7 Principles that make the mandala a wonder of the world
Dr Abe V Rotor
The mandala is indeed an engineering feat, especially the tall ones. Without any structural reinforcement except a single bamboo post at the center, this giant mushroom-like heap of rice hay can grow very high, up to twelve feet, although farmers today prefer to build smaller mandala but in groups. It is mainly because the varieties planted now are shorter than the native varieties that are now rare. Here are some amazing features of the mandala.
- When it rains the haystack gets wet only on the outside (animal fur principle).
- There is natural ventilation inside the stack preventing growth of fungi and bacteria, and the buildup of heat.
- Aerodynamics kept the structure in shape, whatever is the strength and direction of wind.
- The haystack supplies domestic animals their regular supply of roughage, until the next harvest comes. As the lower part of the stack is consumed by the animal the whole weight slowly comes down to replenish it.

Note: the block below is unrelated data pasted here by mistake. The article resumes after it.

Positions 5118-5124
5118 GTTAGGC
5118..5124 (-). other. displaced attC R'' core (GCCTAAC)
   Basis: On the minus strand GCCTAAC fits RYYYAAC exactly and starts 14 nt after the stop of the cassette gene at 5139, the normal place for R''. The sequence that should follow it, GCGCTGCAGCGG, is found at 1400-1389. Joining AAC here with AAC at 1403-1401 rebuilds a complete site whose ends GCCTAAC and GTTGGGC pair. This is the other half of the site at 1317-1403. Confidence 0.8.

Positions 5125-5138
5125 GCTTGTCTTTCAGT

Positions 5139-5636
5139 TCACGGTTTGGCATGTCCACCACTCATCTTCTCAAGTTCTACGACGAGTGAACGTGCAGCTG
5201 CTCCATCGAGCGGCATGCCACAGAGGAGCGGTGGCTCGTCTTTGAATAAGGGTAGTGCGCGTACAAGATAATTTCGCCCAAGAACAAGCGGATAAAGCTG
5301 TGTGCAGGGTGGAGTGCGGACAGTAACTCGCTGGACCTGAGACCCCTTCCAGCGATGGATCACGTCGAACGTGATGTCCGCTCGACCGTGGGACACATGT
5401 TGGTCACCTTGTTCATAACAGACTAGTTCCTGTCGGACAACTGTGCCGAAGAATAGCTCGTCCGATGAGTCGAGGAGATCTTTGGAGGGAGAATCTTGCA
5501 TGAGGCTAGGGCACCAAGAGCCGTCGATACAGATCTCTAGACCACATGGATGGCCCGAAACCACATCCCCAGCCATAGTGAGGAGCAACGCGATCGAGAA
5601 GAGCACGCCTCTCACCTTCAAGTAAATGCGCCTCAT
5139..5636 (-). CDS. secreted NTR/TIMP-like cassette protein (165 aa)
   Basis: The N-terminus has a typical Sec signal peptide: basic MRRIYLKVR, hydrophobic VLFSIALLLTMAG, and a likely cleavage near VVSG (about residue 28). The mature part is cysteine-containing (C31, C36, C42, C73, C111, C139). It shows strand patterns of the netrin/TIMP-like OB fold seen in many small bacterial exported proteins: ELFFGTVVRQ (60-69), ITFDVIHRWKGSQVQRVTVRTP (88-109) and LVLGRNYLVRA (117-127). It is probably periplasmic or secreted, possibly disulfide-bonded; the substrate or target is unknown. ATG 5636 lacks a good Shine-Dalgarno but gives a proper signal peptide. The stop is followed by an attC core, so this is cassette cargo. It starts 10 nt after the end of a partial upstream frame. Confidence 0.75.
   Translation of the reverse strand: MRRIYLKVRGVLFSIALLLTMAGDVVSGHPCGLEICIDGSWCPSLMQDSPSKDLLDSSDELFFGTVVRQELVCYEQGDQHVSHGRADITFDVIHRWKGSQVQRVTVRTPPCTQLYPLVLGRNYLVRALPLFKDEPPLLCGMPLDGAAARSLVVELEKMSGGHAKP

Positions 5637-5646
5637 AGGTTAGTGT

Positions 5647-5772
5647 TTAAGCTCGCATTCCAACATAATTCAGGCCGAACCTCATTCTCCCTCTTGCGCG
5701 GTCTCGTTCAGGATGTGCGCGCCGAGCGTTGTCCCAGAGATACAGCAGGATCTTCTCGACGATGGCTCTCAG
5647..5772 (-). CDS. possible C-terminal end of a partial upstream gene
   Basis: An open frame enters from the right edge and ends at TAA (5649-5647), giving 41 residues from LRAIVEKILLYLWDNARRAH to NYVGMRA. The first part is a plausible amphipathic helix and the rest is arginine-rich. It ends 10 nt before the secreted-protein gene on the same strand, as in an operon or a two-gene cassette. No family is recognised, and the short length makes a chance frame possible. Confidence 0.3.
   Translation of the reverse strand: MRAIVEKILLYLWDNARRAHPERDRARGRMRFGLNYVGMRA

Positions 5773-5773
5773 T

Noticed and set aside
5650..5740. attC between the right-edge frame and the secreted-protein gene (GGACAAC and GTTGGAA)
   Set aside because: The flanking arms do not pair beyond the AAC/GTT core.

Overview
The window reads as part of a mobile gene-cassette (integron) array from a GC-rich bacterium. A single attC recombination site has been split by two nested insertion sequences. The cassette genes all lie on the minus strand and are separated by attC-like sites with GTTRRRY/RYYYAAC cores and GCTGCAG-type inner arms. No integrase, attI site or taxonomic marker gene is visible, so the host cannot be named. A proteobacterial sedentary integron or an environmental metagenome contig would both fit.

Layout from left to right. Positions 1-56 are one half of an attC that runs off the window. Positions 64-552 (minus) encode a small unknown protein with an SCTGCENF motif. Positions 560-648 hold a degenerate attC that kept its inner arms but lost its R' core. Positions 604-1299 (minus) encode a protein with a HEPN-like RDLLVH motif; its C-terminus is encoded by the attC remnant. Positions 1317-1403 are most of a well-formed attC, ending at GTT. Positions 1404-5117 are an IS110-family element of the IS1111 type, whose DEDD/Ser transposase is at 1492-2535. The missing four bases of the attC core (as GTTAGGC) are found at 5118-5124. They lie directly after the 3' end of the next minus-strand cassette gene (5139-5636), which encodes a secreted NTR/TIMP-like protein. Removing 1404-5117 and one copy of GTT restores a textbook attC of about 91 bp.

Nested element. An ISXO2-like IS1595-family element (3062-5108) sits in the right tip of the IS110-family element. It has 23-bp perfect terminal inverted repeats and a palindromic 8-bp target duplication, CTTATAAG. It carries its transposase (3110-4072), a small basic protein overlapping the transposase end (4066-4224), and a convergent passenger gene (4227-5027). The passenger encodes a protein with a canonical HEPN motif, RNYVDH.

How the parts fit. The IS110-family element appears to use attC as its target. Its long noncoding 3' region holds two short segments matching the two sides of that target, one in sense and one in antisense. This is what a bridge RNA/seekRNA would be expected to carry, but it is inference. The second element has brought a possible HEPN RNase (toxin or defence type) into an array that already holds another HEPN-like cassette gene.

- The remaining hay is used as mulch for vegetables and seedlings. It is also used as mushroom bed, temporary roofing and shed, and material for making compost.
- It is often a practice to stock palay-on-the-stalk (unthreshed) mandala style, a practical way of storage, where there are no poachers and rodents.
- The mandala is a associated with village festivities. Our national artist, Fernando Amorsolo painted immortal scenes around the mandala.
Haystacks fascinated Vincent van Gogh. He made several painting of the same subject. Here are three versions. Upper photo shows a twisted haystack apparently moved out of its center of gravity. It's Van Gogh's characteristic style, like his Starry Night. The second version (left) shows well-balanced haystacks with perfect cone. The third focuses more on idyllic life beside a haystack, as if it give comfort and warmth to tired souls.